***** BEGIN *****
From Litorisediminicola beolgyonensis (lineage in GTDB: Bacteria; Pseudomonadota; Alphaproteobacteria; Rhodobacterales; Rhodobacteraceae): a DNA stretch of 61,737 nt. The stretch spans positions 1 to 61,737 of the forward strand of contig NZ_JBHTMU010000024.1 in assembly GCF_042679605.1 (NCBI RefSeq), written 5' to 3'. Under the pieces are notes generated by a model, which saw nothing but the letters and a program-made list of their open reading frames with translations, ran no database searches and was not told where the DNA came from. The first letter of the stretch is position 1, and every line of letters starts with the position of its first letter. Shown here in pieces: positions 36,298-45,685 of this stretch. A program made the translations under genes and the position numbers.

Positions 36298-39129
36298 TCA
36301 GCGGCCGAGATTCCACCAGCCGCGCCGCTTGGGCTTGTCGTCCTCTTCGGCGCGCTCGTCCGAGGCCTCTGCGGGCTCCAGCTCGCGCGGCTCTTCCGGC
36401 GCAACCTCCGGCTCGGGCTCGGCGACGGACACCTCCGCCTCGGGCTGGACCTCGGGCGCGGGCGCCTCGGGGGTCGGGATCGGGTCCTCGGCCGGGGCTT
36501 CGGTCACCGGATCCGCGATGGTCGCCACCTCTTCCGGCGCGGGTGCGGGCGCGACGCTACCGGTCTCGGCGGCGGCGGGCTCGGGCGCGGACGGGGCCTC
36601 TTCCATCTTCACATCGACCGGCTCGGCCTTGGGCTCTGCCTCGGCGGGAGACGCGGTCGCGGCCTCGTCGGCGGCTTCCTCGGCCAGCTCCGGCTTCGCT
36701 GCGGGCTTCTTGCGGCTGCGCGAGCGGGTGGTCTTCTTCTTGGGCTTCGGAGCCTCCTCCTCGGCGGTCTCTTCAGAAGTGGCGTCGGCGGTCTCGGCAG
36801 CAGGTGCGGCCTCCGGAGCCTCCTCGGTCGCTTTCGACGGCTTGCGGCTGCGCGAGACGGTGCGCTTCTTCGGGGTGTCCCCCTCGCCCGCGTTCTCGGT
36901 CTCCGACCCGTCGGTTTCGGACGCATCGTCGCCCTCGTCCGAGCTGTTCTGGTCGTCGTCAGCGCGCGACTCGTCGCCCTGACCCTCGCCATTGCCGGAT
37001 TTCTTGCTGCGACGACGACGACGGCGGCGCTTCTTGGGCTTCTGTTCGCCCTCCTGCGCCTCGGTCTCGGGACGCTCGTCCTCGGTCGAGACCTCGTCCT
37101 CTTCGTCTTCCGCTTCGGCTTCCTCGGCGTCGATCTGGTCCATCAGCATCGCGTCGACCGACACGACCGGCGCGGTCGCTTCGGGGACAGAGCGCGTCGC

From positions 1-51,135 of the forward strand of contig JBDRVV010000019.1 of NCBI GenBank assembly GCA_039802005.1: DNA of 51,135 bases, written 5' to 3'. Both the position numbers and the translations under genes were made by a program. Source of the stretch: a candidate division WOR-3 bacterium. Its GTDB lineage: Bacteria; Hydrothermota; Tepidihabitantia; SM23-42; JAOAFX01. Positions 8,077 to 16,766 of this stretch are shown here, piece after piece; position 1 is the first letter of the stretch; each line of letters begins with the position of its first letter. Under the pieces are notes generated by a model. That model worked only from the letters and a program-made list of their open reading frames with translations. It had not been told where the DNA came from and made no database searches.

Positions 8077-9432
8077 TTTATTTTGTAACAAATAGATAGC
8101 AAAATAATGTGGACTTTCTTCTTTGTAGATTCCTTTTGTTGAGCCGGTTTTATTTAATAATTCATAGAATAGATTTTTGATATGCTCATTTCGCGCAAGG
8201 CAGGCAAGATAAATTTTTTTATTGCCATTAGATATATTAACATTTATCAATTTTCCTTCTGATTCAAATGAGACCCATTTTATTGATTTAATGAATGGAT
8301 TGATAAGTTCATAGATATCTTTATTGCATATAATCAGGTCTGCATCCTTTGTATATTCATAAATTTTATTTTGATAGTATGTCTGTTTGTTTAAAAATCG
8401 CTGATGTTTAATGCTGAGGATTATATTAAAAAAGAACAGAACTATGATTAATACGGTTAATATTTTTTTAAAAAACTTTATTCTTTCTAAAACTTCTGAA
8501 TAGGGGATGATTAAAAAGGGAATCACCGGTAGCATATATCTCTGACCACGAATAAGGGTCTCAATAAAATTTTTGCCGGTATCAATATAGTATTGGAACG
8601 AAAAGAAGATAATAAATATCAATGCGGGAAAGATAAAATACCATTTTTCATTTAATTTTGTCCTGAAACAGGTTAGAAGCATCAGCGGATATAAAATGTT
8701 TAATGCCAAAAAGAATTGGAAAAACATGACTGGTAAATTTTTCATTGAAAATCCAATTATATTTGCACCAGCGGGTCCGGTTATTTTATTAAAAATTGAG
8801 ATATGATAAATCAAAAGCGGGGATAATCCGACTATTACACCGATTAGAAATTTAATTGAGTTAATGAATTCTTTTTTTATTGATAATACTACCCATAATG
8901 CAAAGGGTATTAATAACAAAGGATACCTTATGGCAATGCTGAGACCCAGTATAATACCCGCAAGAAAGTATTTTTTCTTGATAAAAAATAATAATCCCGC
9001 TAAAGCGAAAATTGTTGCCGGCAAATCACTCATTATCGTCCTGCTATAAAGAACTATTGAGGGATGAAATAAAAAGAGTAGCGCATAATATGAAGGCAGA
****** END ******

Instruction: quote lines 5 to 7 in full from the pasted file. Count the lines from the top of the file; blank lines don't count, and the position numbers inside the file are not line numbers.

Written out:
36401 GCAACCTCCGGCTCGGGCTCGGCGACGGACACCTCCGCCTCGGGCTGGACCTCGGGCGCGGGCGCCTCGGGGGTCGGGATCGGGTCCTCGGCCGGGGCTT
36501 CGGTCACCGGATCCGCGATGGTCGCCACCTCTTCCGGCGCGGGTGCGGGCGCGACGCTACCGGTCTCGGCGGCGGCGGGCTCGGGCGCGGACGGGGCCTC
36601 TTCCATCTTCACATCGACCGGCTCGGCCTTGGGCTCTGCCTCGGCGGGAGACGCGGTCGCGGCCTCGTCGGCGGCTTCCTCGGCCAGCTCCGGCTTCGCT